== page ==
Now is the time for a smart Republican (no laughing, please) to embrace the Democratic Party on social issues and the traditional Reagan Libertarianism on economic issues in order to turn 2016 into a bad memory.
Or, Republicans can just keep losing elections.
Tuesday, April 19, 2016
What follows is my April Op-Ed in the Orlando Sentinel
As the United States grinds ever closer to the Hillary versus Donald festival this fall, I have been reflecting on the presidency of Mr. Obama in preparation for lectures I will give my students. As I pour over the economic-policy proposals of Mrs. Clinton and Mr. Trump, it has dawned on me that 2017 may very well mark the first year — of many years in a row — that we will wish Barack Obama were still in office.
Let's look at it.
First, there is the issue of income taxes. Yes, Obama did in fact increase income-tax rates with the highest marginal tax bracket reaching 39.6 percent. Hillary Clinton wants it to hit 43.6 percent. Obama also championed the push for higher taxes on capital gains — arguing for a top rate of 28 percent. Clinton wants rates as high as 47.4 percent (Bill Clinton lowered it to 20 percent) depending on whether or not we keep our investments for the number of years she believes is best. Of course, compared to Bernie Sanders' plan for a top income-tax rate of 54 percent and his stated belief that even 90 percent might be reasonable, Hillary's "soak-the-rich" model looks downright magnanimous.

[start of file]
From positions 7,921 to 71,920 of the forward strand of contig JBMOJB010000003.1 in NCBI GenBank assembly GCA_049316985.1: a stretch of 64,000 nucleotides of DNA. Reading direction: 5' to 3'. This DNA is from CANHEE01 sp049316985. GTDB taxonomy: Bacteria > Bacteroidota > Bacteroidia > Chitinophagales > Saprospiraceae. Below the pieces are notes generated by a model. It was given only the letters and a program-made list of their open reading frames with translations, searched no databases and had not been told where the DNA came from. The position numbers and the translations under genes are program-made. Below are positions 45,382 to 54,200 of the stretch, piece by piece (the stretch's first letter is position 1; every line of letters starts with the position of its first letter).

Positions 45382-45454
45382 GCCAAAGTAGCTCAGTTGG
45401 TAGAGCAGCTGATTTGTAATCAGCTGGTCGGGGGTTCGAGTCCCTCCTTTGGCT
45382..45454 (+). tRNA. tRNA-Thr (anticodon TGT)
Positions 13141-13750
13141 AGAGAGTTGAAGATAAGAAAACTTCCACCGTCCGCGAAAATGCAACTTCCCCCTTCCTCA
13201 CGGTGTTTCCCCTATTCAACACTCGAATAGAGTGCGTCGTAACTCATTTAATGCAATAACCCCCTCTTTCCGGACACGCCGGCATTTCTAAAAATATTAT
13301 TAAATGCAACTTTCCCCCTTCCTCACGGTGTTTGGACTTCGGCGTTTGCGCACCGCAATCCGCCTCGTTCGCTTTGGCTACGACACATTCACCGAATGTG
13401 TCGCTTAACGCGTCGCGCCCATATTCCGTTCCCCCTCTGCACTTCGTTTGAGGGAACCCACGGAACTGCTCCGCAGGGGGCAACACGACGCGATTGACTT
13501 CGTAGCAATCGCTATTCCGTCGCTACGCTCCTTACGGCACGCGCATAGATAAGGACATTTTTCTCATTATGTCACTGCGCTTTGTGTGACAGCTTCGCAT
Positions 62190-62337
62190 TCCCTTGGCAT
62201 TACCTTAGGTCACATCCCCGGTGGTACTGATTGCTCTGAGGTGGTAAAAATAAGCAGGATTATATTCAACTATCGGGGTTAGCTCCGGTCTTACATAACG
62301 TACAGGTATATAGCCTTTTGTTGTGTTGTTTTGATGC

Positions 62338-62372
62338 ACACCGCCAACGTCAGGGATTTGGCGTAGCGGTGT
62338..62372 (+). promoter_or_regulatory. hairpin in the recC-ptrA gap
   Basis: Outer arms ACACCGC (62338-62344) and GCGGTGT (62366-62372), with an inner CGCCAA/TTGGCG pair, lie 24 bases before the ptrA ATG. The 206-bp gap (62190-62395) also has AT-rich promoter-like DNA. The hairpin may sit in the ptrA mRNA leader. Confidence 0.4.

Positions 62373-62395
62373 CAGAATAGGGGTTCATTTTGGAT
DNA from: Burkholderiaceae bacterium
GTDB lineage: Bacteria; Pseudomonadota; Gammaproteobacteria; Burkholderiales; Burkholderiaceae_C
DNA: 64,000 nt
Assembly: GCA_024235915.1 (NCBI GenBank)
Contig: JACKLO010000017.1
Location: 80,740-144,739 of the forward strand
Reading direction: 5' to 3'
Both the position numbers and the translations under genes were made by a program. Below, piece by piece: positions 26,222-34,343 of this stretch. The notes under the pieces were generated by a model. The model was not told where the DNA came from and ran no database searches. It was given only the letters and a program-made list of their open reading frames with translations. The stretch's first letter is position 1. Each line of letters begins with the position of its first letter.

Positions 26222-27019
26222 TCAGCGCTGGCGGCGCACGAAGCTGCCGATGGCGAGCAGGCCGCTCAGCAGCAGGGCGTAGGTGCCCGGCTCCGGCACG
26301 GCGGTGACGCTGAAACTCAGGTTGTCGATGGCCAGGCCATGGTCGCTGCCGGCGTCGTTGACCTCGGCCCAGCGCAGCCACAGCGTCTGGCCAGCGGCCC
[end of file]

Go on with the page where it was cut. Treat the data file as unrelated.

While Trump has called for much lower tax rates — and fewer brackets — his horrible understanding of the economics of international trade and immigration makes his economic vision for America worse than anything Obama has created over the past seven years.
Despite all of his economically illiterate rhetoric, Trump cannot show that liberalized trade has been bad for the United States. While Bill Clinton was in office, international trade between the U.S. and the rest of the world skyrocketed — and the unemployment rate fell to less than 4 percent while incomes increased and the American economy experienced record growth.
Don't tell that to Mr. Clinton's wife, though. She is on record criticizing her husband's pro-trade policies (without mentioning him by name) and even though she initially supported the new Trans-Pacific Partnership, she is now feeling the "I hate free trade" heat from Bernie Sanders and has backed away from supporting this treaty.
That leaves no one from either party arguing for the very economic practices that have created trillions in global wealth. Rather, all three of the remaining major candidates are pushing us back to the disastrous 1930s when the Smoot-Hawley Tariff Act destroyed international trade and accelerated the march to World War II.